• Bold Explorer: "Margical History Tour" features Lenny and Carl as Lewis and Clark, exploring the American Northwest, and Lisa as Sacagawea, the native woman who helped them—or, in this case, tried to help them, but gets frustrated by their stupidity.
  • Bond One-Liner:
    • McBain has quite a few of these: "Ice to see you." after breaking out of an ice sculpture and shooting up the place; "Meeting adjourned" after shooting up a villain board meeting.
    • Principal Skinner in "Lisa the Beauty Queen": "Copyright expired."
  • Bond Villain Stupidity:
    • In "Cape Feare", Bart is successfully able to stall Sideshow Bob from killing him by saying he has such a beautiful voice and asking him to sing the entire score of the H.M.S. Pinafore.
    • Later, in "Sideshow Bob's Last Gleaming", this is subverted:
      Bart: So, Krusty double-crossed you. But your basic plan was pure genius. Where do you get your ideas?
      Sideshow Bob: Oh please. Let's not embarrass us both with that hoary old "stall the villain with flattery" scheme.
      Bart: I... should have known you were too smart to fall for that.
      Sideshow Bob: Really? What type of smart? Book smart? Because there are a lot of people who are book smart but it takes a special type of genius to... [Chief Wiggum tells him to come out with his hands up]
  • Book Dumb: Most of Springfield qualifies.
  • Bookends: Word of God has stated that, should the series ever end, the final episode will build up to the Christmas Pageant in the first episode (making the entire series an infinite loop).
  • Boomerang Bigot:
    • Played for laughs by Willie.
      Groundskeeper Willie: Damn Scots! They ruined Scotland!
    • Also subverted when Krusty comes to doubt his own credentials as a Jew:
      Krusty: I thought I was a self-hating Jew, but it turns out I'm just a plain old anti-Semite!
    • In the episode in which they want to throw out the illegal immigrants, Moe is one of the most vocal about it, but he turns out to be an illegal immigrant himself.
  • Boot Camp Episode: "The Secret War of Lisa Simpson": Bart is sent to Military School for doing mischief; Lisa joins so she can attend the camp's superior school.
  • Borrowed Catchphrase:
    • In "Summer of 4'2''", Lisa says "Ay caramba!" and "Don't have a cow, man!"
    • In "Natural Born Kissers", Moe says "Won't somebody please think of the children?!", which is usually said by Helen Lovejoy.
    • Bart, Lisa, Marge, Grampa, and Mr. Burns have all said D'oh at one point. Though Mr. Burns may be an aversion because he was in a mental state where Homer Simpson was literally all he could think about.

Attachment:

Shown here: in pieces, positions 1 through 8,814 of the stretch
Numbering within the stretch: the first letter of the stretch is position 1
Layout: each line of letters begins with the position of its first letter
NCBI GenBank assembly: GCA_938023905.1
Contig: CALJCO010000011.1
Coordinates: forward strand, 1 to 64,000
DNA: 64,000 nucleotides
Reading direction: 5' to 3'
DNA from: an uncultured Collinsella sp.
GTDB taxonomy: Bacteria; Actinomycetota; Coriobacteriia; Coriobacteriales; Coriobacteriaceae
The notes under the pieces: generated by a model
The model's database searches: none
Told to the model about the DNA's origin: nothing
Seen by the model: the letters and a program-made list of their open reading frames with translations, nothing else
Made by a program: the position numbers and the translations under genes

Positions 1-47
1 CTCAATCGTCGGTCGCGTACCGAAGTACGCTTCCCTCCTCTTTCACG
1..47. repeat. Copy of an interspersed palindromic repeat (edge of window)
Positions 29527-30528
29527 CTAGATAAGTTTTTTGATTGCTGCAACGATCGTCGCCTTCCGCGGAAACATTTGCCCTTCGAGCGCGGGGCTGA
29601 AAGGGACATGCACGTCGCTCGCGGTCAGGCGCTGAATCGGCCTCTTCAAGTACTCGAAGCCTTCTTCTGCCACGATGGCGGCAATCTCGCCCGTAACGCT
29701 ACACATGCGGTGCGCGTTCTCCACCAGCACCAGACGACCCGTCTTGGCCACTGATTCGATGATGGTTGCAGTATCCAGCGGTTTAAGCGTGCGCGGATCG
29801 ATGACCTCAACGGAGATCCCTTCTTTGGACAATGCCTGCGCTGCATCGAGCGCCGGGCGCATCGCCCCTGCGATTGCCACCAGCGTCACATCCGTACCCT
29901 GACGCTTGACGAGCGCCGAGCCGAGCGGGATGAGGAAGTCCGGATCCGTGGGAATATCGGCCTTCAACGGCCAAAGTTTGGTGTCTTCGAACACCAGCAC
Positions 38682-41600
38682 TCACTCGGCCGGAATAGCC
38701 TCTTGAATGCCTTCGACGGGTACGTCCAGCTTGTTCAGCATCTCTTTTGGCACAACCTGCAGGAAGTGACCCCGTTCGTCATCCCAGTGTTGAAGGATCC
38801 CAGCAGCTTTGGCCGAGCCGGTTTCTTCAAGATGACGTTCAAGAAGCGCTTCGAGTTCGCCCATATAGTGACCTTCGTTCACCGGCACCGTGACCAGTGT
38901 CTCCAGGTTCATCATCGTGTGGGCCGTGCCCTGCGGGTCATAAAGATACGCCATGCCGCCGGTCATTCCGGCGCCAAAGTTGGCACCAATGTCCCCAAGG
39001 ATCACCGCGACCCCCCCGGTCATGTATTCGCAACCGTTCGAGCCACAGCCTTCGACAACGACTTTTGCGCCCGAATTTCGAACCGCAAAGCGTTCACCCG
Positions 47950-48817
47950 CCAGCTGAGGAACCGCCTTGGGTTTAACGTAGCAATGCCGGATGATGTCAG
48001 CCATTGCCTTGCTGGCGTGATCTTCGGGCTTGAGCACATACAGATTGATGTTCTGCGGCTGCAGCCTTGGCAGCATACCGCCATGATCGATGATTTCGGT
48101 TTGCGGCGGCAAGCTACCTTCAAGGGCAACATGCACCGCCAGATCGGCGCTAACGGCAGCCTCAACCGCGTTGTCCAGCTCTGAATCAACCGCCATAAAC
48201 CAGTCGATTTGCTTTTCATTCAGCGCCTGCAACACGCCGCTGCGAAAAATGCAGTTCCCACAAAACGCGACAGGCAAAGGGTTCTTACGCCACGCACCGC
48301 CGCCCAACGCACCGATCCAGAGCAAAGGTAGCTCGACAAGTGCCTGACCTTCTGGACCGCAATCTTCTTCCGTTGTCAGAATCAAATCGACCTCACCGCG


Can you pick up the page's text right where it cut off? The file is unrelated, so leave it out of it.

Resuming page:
• One episode in which a public speaker insisted Springfield let loose and release their rebellious inner child. (In other words, act like Bart) Principal Skinner later attacks Bart with a slingshot "Eat my shorts young man!"
  • Bottomless Magazines: Just about any time gun usage is shown, usually per Rule of Funny.
    • In "The Secret War of Lisa Simpson", Lisa fires an M-16 wildly for almost 10 seconds
      Lisa: Help! It's stuck on auto-fire!
    • In "The Simpsons Spin-Off Showcase" and many other episodes where Chief Wiggum uses his gun, he fires well over six times despite of it being a revolver. He's also a terrible shot.
  • Box-and-Stick Trap: Homer tries to lure Bart with a bottle of Focusin pills. The string tied to his finger went all the way into Moe's Tavern while he waited.
  • The Boxing Episode: "The Homer They Fall" has Homer boxing a bunch of bums at Moe's bar before eventually fighting a Mike Tyson expy.
  • A Boy, a Girl, and a Baby Family: With Bart, Lisa and Maggie filling these roles respectively.
  • Boy Band: Bart, Milhouse, Nelson, and Ralph form The Party Posse in "The New Kids On The Blecch," which is being used as a recruitment tool for the US Navy.
  • Boys Like Creepy Critters:
    • One episode of Bart talk about "letting Bart Jr. hanging out". Bart Jr. turns out to be a frog inside his pants.
    • The episode with the Bolivian tree lizards, in which every member of the family except Bart is shocked and disgusted when the bird eggs he's been incubating turn out to be lizard eggs.
  • Braces of Orthodontic Overkill: The Trope formerly known as "Lisa Needs Braces".
  • Brain Drain:
    • One company attempted this, first unsuccessfully on Smithers, then successfully on Homer. It was successful for them for a brief while — Homer's ideas worked for them.
    • Behind the scenes, practically the entire writing staff left the show after the fourth season ended. This left Conan O'Brien as the sole bridge between the old staff and the new writers.
  • Brake Angrily: Ned in "Viva Ned Flanders".
    Ned: Gosh darn it! Am I that pre-diddly-ictable?
  • Brand Names Are Better: One of the running jokes in the show is how The Simpsons can't afford the brand name products and have to get generic, obscure brands instead.